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Truth in Palmyra

By Wally Fry

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love

Justice? Wait, I thought God Loved Me!

This is a slight reworking of something I posted  a long time ago. Blessings and enjoy!

justice-love-scales

All powerful

All Knowing

All present

Grace

Longsuffering

Love

Mercy

Creator

Sustainer

What is all that you ask? Well, those would be just some of the many characteristics, roles, or attributes of God. He is all of those things. He is all of those things, all of the time. He is all of those things in equal measure(that measure being infinite, of course). But that is not all. God is also the following:

Lawgiver

Judge

Jury

Administrator of Justice

We don’t like the idea of justice so much. We love love. We love grace. We love mercy. We don’t so much love law, judgment, or justice. Well, that is not really true. We do love justice, just not applied to us. Don’t we all scream for justice constantly?

That’s not fair!

Someday THEY will get what they deserve!

I deserve better than that!

They are going to pay for that some day!

Hey, where’s mine?

And on and on and on it goes.

So, we all have an innate, and generally very well developed sense of justice. After all, we spend big parts of our lives demanding it. Did we evolve into this almost universal sense of justice? Well, of course not. We were given our sense of justice. When? Back in the Garden of Eden when God scooped up the dirt of the Earth, created a man, breathed life into his nostrils, and man became a living soul.

We were created in God’s image; we have a sense of justice because the One who created us also has a sense of justice

I have taken a sort of round about trip to answer a common question:

If God loves us, why can’t He just forgive us and move on? Why doesn’t He just “Let us all go” so to speak?

 I don’t really want to over complicate the answer to that question, so will answer it with some short scenarios and questions of my own. If any reader decided to pay a visit to the local court day in their town and saw the following occur, what would the reaction be?

What if before court even started, the presiding judge stood up and proclaimed the following:

I really, really, really love you all! I know you are all guilty as charged, but I really, really love you all. So, even though you all did your particular crimes you won’t be punished for them. Everybody go home!

What if the local auto thief came before the judge:

Thief: Yeah, Judge I stole that car, but I am really, really sorry!

Judge: Ok, great. Thanks for the apology. You may go home.

What about the guy who stole the radio from that car?

Thief: Yeah judge, I stole the radio. But at least I didn’t steal the whole car like that other guy!

Judge: Ok. Hmm. Good point. You may go home.

The armed robber?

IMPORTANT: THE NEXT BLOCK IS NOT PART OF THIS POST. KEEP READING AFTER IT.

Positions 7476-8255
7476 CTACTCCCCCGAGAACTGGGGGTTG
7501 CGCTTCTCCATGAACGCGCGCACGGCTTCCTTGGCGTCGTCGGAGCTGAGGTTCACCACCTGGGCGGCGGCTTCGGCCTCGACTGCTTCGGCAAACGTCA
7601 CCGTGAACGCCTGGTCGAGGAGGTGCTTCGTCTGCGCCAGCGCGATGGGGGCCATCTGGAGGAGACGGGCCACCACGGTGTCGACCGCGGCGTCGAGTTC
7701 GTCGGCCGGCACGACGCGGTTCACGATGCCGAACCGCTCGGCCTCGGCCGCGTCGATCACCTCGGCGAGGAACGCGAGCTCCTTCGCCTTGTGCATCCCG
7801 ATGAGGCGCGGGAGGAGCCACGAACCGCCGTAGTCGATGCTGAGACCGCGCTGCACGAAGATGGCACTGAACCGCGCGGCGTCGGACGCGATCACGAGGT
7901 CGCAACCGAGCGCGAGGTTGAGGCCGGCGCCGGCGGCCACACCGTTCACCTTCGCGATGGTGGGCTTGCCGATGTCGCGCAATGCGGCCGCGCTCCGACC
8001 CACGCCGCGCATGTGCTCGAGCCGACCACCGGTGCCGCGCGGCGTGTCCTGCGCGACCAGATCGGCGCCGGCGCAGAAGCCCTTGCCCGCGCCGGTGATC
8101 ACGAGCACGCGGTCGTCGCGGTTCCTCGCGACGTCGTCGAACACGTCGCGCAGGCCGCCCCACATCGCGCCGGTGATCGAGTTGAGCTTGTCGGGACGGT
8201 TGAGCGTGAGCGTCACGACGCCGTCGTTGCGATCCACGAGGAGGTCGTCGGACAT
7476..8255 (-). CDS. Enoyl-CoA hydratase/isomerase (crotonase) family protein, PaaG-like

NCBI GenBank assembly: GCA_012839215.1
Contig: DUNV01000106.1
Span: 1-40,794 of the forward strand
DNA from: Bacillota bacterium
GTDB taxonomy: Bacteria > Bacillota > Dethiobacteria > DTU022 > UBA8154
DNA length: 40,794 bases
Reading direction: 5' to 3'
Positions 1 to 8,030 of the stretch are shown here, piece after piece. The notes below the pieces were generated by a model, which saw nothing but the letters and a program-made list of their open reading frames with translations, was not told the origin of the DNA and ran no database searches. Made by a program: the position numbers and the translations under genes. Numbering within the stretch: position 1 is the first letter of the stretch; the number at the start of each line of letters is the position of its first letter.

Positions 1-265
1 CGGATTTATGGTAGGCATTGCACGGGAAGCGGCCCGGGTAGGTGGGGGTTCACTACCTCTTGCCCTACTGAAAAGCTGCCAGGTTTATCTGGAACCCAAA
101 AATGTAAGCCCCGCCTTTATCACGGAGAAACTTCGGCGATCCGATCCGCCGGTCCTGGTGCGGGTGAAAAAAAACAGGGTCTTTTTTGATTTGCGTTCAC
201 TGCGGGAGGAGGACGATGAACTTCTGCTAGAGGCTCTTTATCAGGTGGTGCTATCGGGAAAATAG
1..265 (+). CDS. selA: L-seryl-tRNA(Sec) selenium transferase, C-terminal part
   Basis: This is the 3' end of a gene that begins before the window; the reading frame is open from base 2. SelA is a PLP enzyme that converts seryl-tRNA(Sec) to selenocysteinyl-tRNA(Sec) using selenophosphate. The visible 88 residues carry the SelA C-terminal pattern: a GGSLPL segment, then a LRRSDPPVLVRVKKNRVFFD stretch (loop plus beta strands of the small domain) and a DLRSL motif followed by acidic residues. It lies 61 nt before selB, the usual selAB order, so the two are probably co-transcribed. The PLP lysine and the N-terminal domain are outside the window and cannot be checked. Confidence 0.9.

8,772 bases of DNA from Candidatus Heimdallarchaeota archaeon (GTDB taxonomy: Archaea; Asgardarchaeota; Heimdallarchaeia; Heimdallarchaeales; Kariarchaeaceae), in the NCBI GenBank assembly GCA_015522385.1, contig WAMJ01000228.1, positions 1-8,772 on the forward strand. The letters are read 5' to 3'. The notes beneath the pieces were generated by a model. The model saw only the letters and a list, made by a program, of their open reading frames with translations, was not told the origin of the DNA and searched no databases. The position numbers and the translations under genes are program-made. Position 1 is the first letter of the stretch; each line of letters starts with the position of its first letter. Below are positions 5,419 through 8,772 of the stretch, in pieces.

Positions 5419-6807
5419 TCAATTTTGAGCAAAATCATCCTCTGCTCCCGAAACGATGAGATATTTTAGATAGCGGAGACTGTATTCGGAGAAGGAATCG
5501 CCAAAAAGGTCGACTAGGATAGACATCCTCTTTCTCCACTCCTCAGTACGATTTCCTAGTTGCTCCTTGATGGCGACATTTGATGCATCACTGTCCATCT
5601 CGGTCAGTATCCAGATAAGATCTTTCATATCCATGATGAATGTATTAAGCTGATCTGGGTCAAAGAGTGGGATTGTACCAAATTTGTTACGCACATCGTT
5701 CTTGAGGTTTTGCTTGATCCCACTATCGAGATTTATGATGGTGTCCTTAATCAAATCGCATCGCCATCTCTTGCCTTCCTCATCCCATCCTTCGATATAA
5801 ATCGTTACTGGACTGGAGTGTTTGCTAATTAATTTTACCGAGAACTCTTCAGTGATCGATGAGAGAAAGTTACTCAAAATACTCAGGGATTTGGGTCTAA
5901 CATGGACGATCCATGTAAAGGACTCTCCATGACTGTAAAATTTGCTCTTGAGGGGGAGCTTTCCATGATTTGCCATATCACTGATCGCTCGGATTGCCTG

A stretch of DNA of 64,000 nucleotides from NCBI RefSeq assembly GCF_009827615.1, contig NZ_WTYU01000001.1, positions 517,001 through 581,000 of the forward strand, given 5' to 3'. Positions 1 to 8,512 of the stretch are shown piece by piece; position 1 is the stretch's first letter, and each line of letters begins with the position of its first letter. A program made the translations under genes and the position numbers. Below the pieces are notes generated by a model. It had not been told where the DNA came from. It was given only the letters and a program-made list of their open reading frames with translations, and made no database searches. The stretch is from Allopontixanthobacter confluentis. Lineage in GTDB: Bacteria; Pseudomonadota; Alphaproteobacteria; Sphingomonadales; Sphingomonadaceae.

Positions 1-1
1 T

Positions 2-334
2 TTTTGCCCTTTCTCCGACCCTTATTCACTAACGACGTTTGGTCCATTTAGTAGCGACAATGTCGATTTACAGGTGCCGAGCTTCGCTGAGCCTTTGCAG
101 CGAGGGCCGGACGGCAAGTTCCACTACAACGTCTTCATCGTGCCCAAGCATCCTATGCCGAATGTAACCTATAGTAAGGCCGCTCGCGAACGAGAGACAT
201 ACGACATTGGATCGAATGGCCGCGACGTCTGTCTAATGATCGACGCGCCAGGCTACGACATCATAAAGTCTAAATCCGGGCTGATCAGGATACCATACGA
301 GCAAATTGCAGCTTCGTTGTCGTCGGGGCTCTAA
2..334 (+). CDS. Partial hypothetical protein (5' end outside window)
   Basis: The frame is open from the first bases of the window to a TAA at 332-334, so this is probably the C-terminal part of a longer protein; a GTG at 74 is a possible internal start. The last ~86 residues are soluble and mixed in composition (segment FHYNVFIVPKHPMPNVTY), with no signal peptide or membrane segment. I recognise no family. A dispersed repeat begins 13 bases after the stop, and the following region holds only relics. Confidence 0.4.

Robber: I did it judge sure I did. You know all the charity stuff I do, right? How am I gonna do all that in jail?

Judge: Good point. Go home

If any of that actually occurred, what would our reaction be? At the bare minimum, we would quit electing that Judge, or work to have such a judge removed from the Bench. Why is that? Well, obviously the conduct described above violates any sense of justice any normal, rational person has.

We believe in Justice

We are in God’s image

God gave us our sense of justice

God is just Himself

Why do we demand He behaves differently?

Remember earlier when we talked about God’s attributes? He is all the things listed, all of the time,  in full measure of each. Since being unchanging is also one of God’s attributes, He can not stop being any of those things. This is just simple fact as He has revealed to us in His Word, the Bible. We know these things because He has told us.

Another attribute of God is perfection and Holiness. Simply put, our transgressions large or small, are less than perfection and separate us from Him.

Isaiah 59:2 But your iniquities have separated between you and your God, and your sins have hid his face from you, that he will not hear.

Big, or small. Shoplifter to a mass murderer.

James 2:10 For whosoever shall keep the whole law, and yet offend in one point, he is guilty of all.

So in the eyes of a perfect and Holy God, we are all guilty as charged. If this was our local courtroom, we would demand justice. Well, so does God.

Romans 6:23 The wages of sin is death………

That’s right, the penalty prescribed in God’s Law for violation of that law is the death penalty. The penalty is not penance, or purgatory, or a monetary fine or any sort of good works to make up for what we have done. The penalty for our sin is death. What does this mean? Well, after the first sin, it meant physical death. If Adam and Eve had not sinned, they would have lived forever in their physical forms, in harmony with God. Their sin brought into the world all the sickness and death as we know it today. Death also means spiritual death.  Even though we all eventually die physically, we are are all eternal in our spirits. Our spirit or soul will exist for all eternity.  So, again, what is it to spiritually die? Spiritual death is eternal separation from God in a place called Hell. It’s really that simple. When God says the wages of sin is death, that is the death of which He speaks.

Justice demands this. So, now what? Well, there is more!

Romans 6:23 For the wages of sin is death; but the gift of God is eternal life through Jesus Christ our Lord.

God has given us a gift. Even though we owed the penalty of death for our sin, He gave us His Son, Jesus Christ as a way for that debt to be satisfied. God became flesh, in the form of Jesus Christ and became incarnate on this Earth for that very reason. Jesus Christ was fully human so He could pay the price humans owed for their sin; He was also fully God so He could pay the infinite price of the sin of all humanity past, present and future. Despite how He hates sin, God loves us deeply and completely.